A.  The operative term here is manage not eradicate. The worms you speak of are called Canna Leaf Rollers and there are two species that occur in our area. One is commonly known as the Canna Leaf Roller (Scientific Name: Calpodes ethlius) and the other is commonly known as the Lesser Canna Leaf Roller (Scientific Name: Geshna cannalis).

The Lesser Canna Leaf Roller is a yellowish caterpillar feeding inside rolled leaves tied with short silken treads. The Canna Leaf Roller is a lime green-colored caterpillar that also feeds inside rolled leaves and it eventually gets much larger than the Lesser Canna Leaf Roller. Since they both start out small, size doesn't help identify them during their early stage of growth.

Both types of caterpillars can destroy the large, beautiful foliage of cannas in short order. These caterpillars are the larvae of the large brown skipper butterfly. The female butterfly lays her eggs on the leaves of canna. After developing into caterpillars, they spin silk thread and roll themselves inside the edge of the leaves, forming a tube. They feed on the leaf inside the tube as they pupate. When they outgrow or out-eat one tube, they spin themselves a larger tube until they read approximately two inches in length.

There are several ways to manage infestations of the Leaf Roller caterpillars. Since there can be three or more generations of the butterfly in a single season, re-treatment should be anticipated. The first control measure to consider is Bacillus thuringiensis which sold under various trade names including Dipel and Bio-Worm Killer. Applied as a spray, BT is specifically targeted to kill the immatures of moths and butterflies. Foliage should be thoroughly covered with the spray, with particular attention given to the underside of the leaves. After applying BT the caterpillars will stop feeding on the leaves although it may take them a day or two to expire. If BT is applied early enough in the growth of the caterpillars, little damage to the leaves will be evident.

Another alternative is to apply a systemic insecticide in a foliar spray (i.e. Orthene). When applying systemic insecticides by spraying, careful attention should be given to food and herb crops planted in the immediate vicinity to prevent over-spray or drift of the insecticide.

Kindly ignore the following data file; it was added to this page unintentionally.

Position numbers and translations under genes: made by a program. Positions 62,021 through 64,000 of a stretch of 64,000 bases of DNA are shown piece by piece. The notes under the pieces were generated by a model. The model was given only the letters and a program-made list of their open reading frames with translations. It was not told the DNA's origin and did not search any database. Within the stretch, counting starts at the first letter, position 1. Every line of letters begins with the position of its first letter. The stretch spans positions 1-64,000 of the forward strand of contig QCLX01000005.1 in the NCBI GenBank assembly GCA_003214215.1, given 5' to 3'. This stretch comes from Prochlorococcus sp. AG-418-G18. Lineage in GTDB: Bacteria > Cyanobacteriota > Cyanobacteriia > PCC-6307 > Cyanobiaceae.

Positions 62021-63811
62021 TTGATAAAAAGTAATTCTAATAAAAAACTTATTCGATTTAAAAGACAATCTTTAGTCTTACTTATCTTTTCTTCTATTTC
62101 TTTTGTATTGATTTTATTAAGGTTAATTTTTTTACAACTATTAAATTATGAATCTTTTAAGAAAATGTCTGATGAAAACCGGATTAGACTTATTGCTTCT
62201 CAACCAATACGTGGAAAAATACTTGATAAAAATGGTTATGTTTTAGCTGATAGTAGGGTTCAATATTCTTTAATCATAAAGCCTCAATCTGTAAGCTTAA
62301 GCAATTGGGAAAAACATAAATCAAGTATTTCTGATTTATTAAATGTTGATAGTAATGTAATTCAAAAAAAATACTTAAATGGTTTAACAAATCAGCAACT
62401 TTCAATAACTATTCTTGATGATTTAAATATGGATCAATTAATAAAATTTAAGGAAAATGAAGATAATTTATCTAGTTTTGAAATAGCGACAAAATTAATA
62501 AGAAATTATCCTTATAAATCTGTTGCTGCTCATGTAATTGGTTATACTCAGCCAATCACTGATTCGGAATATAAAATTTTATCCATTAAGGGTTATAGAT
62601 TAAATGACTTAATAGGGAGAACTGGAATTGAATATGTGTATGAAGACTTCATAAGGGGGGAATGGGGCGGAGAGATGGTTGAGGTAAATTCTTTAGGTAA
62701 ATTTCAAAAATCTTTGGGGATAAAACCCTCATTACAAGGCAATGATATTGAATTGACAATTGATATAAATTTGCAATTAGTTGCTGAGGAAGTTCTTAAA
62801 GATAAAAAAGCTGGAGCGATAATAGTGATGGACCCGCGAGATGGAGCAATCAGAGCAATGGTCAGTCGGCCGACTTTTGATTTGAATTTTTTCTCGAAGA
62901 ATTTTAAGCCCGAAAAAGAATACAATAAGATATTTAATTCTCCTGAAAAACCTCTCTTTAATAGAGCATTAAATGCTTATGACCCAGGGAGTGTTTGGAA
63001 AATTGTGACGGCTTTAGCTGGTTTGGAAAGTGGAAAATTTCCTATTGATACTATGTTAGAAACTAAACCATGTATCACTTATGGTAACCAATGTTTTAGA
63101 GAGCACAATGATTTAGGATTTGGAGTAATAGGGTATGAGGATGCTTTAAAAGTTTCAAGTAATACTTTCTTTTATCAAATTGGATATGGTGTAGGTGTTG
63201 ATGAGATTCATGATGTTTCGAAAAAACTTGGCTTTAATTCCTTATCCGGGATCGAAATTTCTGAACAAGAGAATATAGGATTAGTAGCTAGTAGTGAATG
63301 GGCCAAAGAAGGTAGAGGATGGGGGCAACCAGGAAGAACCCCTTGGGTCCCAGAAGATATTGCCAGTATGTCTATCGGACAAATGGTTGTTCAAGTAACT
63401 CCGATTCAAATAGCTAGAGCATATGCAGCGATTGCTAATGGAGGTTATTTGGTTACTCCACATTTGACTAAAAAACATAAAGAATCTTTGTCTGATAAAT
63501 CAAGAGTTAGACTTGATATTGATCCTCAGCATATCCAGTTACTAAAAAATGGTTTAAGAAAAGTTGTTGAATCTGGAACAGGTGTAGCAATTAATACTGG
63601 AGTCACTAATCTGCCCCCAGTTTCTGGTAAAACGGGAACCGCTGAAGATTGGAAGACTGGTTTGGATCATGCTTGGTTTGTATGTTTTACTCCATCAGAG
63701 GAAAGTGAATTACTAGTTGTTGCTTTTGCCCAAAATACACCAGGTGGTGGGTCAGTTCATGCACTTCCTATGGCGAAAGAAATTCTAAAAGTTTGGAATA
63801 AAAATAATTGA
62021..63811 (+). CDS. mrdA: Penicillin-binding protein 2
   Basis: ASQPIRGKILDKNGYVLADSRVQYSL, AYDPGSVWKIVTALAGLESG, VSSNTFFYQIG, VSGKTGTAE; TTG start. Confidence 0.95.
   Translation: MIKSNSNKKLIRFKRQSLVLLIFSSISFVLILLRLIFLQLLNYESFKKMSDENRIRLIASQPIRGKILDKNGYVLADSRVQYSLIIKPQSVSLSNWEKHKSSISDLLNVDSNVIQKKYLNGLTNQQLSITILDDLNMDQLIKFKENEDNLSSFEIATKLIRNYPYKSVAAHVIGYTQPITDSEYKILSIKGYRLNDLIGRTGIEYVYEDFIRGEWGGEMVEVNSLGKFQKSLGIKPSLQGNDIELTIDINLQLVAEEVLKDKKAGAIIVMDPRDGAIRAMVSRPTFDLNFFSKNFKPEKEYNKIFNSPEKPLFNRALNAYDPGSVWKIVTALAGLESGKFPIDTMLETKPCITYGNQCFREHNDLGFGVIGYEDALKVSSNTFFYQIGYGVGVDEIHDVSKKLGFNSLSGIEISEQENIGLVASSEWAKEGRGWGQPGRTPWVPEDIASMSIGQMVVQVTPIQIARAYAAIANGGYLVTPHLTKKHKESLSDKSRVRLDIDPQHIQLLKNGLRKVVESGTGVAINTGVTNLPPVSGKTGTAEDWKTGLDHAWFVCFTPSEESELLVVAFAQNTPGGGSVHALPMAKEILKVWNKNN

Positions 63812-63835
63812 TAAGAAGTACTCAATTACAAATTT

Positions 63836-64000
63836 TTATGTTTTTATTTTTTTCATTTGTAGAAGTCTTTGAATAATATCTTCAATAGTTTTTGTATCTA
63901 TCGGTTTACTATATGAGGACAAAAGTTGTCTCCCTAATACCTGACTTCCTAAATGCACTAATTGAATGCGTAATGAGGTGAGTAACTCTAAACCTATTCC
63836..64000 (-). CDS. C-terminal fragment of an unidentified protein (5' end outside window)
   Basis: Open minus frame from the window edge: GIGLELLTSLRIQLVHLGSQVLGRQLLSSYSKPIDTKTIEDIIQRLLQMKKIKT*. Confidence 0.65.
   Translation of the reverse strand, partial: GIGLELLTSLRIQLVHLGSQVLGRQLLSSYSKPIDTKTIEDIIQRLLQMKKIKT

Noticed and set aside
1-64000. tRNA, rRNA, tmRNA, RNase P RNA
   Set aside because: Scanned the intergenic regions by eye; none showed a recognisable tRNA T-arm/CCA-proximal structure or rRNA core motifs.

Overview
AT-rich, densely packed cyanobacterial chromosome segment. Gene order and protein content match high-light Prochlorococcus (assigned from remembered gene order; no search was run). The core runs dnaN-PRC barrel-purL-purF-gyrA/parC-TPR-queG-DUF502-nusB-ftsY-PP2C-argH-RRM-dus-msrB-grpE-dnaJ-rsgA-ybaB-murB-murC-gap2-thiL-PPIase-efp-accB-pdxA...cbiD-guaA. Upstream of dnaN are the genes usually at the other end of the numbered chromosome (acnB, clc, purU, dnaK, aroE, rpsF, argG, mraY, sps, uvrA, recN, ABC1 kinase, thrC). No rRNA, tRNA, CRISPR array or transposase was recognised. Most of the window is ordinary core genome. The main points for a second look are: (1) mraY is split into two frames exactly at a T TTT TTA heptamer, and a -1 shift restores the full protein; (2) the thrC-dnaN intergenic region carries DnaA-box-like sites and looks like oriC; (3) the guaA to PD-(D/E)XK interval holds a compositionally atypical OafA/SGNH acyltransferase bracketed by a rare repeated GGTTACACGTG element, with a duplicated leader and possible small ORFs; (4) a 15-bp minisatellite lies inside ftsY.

A third treatment option to consider is a carbaryl insecticide such as Sevin. Applied as a liquid, Sevin can help manage the infestation of many varieties of insects, including beneficial ones. Alternative between the recommended treatment options for management of the Leaf Roller caterpillars can help to spare beneficial insects. Alternating insecticides also prevents insects from building up resistance to any one particular method.

Although the Canna Leaf Roller (Calpodes ethlius) does occur in our area, the Lesser Canna Leaf Roller is the predominate pest. The Lesser Canna Leaf Roller overwinters as larvae in the leaves and stems of canna, and the moths emerge to mate and lay eggs after the new growth emerges in spring. One mistake that canna growers make is to leave the old dead growth on the canna bed as a mulch. As canna seems to be the only host plant for this pest, it may be possible to drastically reduce the Lesser Canna Leaf Roller population just by removing dead leaves and stems in the winter after the frost has killed back the foliage.

As an aside, there is a much debated product call Garlic Barrier Insect Repellent (99.3%) garlic juice) that is a registered pesticide. Studies show that insects, including the skipper butterfly, are not a problem where the malodorous substance has been applied. The use of such a product falls somewhat out of the bounds of Integrated Pest Management, and given some thought, might repel a whole host of creatures from the garden, including people!

Canna Leaf Roller  (Calpodes ethlius)

Lesser Canna Leaf Roller  (Geshna cannalis)

Canna Leaf Roller damage

Lesser Canna Leaf Roller pupae, leaf damage

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